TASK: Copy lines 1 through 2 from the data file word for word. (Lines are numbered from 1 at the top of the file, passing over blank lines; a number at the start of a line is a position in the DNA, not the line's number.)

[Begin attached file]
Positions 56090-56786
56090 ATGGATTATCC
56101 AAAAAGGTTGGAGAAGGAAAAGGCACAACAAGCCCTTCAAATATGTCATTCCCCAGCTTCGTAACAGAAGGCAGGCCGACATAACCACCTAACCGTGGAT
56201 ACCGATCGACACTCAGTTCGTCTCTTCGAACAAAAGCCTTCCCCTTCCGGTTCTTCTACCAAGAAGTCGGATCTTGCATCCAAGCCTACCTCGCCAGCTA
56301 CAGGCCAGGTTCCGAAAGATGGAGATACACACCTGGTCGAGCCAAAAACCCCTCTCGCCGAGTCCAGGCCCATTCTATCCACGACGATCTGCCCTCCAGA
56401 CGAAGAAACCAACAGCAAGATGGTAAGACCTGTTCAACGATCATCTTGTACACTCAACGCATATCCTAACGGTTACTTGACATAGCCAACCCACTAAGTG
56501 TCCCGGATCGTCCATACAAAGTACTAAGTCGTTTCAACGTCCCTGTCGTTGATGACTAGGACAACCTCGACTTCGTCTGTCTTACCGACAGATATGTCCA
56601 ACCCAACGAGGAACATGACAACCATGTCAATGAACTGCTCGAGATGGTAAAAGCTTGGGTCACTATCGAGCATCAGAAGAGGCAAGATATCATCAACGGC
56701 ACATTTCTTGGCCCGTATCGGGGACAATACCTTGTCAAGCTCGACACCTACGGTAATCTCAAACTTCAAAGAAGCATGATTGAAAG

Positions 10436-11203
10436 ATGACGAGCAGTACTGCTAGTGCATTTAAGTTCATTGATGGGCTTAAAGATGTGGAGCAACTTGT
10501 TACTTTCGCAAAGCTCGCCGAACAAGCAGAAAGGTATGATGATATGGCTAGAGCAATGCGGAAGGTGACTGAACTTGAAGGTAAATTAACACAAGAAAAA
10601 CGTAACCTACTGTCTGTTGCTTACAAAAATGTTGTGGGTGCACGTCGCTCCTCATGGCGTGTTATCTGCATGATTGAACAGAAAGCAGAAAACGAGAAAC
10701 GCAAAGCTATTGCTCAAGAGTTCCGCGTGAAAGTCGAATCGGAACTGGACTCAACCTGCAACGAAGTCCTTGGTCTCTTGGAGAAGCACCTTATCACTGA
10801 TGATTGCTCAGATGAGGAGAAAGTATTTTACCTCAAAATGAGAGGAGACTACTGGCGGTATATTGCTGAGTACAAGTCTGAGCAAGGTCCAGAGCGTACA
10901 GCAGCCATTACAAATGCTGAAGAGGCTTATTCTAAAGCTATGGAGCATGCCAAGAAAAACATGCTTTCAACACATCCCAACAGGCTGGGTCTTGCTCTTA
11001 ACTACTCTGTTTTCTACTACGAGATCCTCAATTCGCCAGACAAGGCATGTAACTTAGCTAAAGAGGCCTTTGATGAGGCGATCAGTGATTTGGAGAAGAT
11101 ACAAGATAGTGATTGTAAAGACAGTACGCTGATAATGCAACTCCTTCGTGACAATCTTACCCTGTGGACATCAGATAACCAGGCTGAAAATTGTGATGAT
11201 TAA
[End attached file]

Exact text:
Positions 56090-56786
56090 ATGGATTATCC